Saturday, 3 March 2012


Can I just reiterate....dinosaurs have nothing to do with archaeology....repeat: they are not archaeological, and (just to clarify) are not found on archaeological sites, and (to be specific) are not uncovered by archaeologists using archaeological tools to eventually be placed reverently in an archaeological museum with 'other' archaeological finds....


Whilst, as a person, I am not in any way disinterested in the average Brachiosaur or Triceratops (as much as I am not in anyway disinterested in, say, thin crust four seasons pizza or chewing gum) - I do not possess what one could, in anyway, describe as an expert view on our fossiliferous friends. I am not palaeontologist. I am not a geologist.

Archaeology is, by definition, the study of human material culture. Now, just how far back into time one can push the rather fluid definition of human, is, I'll safely admit, a thorny and largely unresolved issue BUT what constitutes humanity itself is head, two arms, two legs, human face, dangly bits (in different assortments), culture, religion, war, roast dinner and so on.

Dinosaurs are not human. They may well have had organised forms of society; they may have possessed language; they may have worked in dinosaur department stores and had only one day off a week (barring summer holidays / Christmas), which they spent hung over and / or celebrating in dinosaur church, but they were NOT human in the sense that we are human and therefore, as an archaeologist, I possess no opinion on their life-span, diet, skin colour, mating habits, forms of communication, forms of defecation, forms of transportation, forms of teleportation etc.

I am mildly not un-disinterested in today's news that the jaws of the Tyrannosaurus Rex were "the most powerful of any animal that has ever lived" (thank you BBC News and all the people subsequently who called / emailed or accosted me in the corridor to tell me this before asking me what I thought and who, then, seemed somewhat peeved when I said "wow" and "really?" and finally "actually, so what?" I'm sure it's all great news for Palaeontologists, fossil-hunters, geologists and dino-specialists the world over. To me it is of only passing interest. It does not 'fire me up' / 'enthuse / inspire me' / 'grab my weasel' etc.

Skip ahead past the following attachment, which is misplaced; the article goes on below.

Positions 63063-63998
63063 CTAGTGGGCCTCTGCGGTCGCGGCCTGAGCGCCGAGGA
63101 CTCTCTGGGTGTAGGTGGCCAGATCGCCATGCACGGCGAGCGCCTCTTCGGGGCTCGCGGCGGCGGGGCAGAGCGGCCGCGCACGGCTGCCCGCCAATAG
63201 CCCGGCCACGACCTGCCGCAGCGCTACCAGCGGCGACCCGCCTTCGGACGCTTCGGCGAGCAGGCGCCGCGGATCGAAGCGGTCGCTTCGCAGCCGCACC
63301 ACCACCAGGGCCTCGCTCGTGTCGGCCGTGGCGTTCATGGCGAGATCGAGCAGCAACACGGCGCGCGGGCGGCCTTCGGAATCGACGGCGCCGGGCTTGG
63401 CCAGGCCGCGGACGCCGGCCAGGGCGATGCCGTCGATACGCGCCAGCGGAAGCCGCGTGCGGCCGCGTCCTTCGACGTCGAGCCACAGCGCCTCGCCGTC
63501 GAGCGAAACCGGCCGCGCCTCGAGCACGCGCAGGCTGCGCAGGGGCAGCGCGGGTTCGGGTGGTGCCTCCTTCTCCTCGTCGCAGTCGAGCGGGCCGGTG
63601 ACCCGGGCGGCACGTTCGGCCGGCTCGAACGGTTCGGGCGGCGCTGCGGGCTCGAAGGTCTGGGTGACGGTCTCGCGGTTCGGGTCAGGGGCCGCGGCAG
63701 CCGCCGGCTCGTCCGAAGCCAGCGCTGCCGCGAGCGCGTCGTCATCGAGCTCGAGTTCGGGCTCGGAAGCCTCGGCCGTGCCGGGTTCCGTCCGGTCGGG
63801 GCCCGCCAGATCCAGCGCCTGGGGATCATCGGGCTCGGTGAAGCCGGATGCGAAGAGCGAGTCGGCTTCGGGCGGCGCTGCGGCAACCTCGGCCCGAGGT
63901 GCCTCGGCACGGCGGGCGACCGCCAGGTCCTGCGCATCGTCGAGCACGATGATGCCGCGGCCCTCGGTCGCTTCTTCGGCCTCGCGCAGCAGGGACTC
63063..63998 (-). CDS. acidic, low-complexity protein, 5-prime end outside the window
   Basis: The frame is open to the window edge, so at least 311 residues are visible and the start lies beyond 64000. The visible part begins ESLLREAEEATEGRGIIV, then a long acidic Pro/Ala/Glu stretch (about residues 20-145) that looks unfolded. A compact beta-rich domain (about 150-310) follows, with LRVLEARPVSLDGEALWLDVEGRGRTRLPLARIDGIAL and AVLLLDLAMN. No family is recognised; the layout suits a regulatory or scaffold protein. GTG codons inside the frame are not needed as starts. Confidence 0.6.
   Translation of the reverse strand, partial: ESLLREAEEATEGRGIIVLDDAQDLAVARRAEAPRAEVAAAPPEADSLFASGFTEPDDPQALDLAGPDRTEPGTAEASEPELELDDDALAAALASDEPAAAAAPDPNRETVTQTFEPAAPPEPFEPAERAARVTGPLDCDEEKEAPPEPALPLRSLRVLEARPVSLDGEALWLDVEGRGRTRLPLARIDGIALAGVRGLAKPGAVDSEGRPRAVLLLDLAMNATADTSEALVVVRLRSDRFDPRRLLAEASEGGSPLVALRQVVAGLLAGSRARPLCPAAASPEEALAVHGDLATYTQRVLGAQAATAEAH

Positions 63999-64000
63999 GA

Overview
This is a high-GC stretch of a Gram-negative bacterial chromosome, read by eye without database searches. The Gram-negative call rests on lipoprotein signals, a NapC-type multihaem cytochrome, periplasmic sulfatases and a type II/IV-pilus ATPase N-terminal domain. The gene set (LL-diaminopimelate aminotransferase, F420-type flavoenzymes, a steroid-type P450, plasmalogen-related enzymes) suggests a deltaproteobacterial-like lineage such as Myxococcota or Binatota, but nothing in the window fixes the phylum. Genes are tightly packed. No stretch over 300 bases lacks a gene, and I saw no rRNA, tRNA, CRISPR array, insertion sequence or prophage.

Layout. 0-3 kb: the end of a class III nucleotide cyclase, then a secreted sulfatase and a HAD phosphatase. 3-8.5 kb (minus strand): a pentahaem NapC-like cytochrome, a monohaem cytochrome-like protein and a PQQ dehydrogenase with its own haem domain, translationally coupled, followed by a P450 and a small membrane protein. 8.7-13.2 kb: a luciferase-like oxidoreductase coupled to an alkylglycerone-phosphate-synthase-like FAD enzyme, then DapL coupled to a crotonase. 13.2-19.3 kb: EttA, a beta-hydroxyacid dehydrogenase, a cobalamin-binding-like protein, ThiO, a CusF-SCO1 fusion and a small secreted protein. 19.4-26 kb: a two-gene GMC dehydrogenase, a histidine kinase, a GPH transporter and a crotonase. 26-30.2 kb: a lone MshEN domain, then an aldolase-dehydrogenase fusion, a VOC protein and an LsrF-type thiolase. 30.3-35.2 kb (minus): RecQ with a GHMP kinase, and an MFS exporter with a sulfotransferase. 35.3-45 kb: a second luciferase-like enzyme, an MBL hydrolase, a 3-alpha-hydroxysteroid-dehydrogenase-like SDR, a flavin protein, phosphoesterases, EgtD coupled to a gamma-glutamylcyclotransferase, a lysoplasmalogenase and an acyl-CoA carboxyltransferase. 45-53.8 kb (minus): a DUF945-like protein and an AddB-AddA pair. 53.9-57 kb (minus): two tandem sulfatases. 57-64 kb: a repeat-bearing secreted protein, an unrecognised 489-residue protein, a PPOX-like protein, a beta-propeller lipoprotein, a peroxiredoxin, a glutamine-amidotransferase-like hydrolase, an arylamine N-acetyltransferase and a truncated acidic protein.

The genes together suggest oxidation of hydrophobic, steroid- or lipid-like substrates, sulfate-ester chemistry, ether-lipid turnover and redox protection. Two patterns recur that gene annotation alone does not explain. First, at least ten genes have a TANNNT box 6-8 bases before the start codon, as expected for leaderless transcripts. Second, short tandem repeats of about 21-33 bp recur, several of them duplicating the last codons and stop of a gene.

In fact, within minutes of being told, I was already thinking about four seasons pizza and chewing gum.


  1. I wonder who would win in a fight - archaeologist or paleontologist?

    Apparently dinosaurs are fake anyway... everyone knows that. Planted by fundamentalist Darwinists'


    Matt (The Duel Pantheist)

  2. Now I like archaeologists....but I also like palaeontologists, but which is better...? Archaeologists have got sharper trowels, though palaeontologists have got neat little hammers which could come in handy during a skirmish. Perhaps, in close combat, they would cancel each other out, caught up in a negative-time vortex generated by the friction of their mutually rubbing beards.